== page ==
Friday 29 April 2022

Upupa epops

The day started well. Barely a breeze, the sun low in a clear sky; it didn't feel that birdy, but a beautiful spring morning can be reward enough in itself. As I approached the beach at Cogden an Oystercatcher flew in calling and landed out of view below the shingle ridge. A careful bit of creeping...

Think I've been sussed.

You don't see Oycs on the deck here every day, so already I was nicely chuffed. The beach itself yielded 5 Wheatears as I plodded east...

The current crop of male Wheatears tend to look a lot different to most March birds. Much browner on the mantle and extensive rusty tones below.

This female was quite obliging.

And thus I ended up about as far east as you can get and still call it 'Cogden' which point my phone rang. Certain areas within West Bex and Cogden are notoriously bad for mobile signal, and it took three attempts for Mike and Alan to get through properly. I am very glad they persevered, because 'a Hoopoe at the Manor House Hotel, West Bex' was just about to make my day.

The hurried walk back to my car was not without incident though...

Female Redstart record shot. The small version...

...and the larger one

Surprisingly this is my fifth Redstart of the spring, but that's for another post. Anyway, it slowed me down a bit. Some 40 minutes after the first phone call though...

West Bexington Hoopoe. Initial views were dreadfully backlit.

Down the hatch!

Eventually managed to get the sun in a favourable place.

What. A. Stunner!

After about 15 minutes it flew to this sunlit roof and settled down for a good preen...

This is my second local Hoopoe. The first was five years ago, almost to the day, and at the time a significant bird for a variety of reasons, not least as my first self-found. I thoroughly enjoyed this morning's little twitch, and am jolly glad I was able to record the bird on something a bit more up to the job than a weedy phone camera.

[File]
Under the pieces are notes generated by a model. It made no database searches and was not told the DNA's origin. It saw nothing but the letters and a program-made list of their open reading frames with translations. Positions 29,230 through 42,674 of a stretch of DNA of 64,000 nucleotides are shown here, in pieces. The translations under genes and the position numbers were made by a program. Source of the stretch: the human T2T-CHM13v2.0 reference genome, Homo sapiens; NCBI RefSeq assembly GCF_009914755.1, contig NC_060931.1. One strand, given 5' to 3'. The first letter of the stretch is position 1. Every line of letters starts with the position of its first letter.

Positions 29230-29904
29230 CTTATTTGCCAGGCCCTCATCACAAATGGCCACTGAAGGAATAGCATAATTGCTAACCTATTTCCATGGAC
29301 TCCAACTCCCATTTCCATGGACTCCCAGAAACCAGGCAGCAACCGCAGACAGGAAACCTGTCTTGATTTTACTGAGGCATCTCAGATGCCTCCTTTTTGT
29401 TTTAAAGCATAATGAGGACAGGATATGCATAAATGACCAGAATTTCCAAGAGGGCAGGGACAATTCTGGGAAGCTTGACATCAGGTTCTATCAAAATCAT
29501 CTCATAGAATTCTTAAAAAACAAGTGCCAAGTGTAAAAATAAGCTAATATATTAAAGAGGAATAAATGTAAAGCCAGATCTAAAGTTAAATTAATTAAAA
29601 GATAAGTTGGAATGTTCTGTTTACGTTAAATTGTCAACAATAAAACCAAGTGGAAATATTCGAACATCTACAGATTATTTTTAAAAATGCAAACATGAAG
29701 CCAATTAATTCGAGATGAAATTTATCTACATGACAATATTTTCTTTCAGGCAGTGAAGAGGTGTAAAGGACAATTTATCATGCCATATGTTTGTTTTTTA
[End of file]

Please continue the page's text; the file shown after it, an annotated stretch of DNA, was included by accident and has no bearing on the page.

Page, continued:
And the spring is yet young(ish)!

This afternoon Sandra and I ambled in to town for a spot of lunch, via the River Asker. Since learning that we have a small population of Water Voles literally yards from the door, we've been pretty keen to see one. Today was the day...

Water Vole! It was only on view for seconds, and I completely botched the photo opportunity, but that furry blur is a pukka River Asker Water Vole.

The River Asker also supports a head of Brown Trout. Most are very small, but we did see this one of roughly half a pound or so...

River Asker Brownie

While we were standing on a bridge and peering into the water, an elderly chap approached us. His mobility was very poor, and aided by two sticks, but he shuffled slowly over and in a broad Dorset accent asked if we'd seen any trout. Yes, we answered, a few tiddlers. He replied that he was glad, because some years ago a farmer upstream at Powerstock had suffered a slurry spill* which had 'killed the lot of 'em'. We guessed this old guy's rheumy eyes might have struggled to spot the little Brownies, which are quite hard to see. Hopefully he wasn't able to see the state of the river bed either though. Covered in brown, slimy-looking gank, it was not a picture of aquatic health. Let him be happy that the trout are here still...

* 'Slurry spill' = euphemism for act of ecological vandalism that kills rivers.


  1. I've never seen a UK Hoopoe but have refused a couple of twitch opportunities, its one of those birds I want to find myself.
    Great pics and video Gav.

    1. Hope you get that opportunity Dave. That's only happened to me once, but what a buzz!

  2. Beautiful bird, they don't very often reach Ireland, so I still keep looking!!

    1. This was the 5th Hoopoe in 6 years for the West Bex & Cogden recording area (though only 2 were seen by birders) so I definitely live in a good location for them! 😊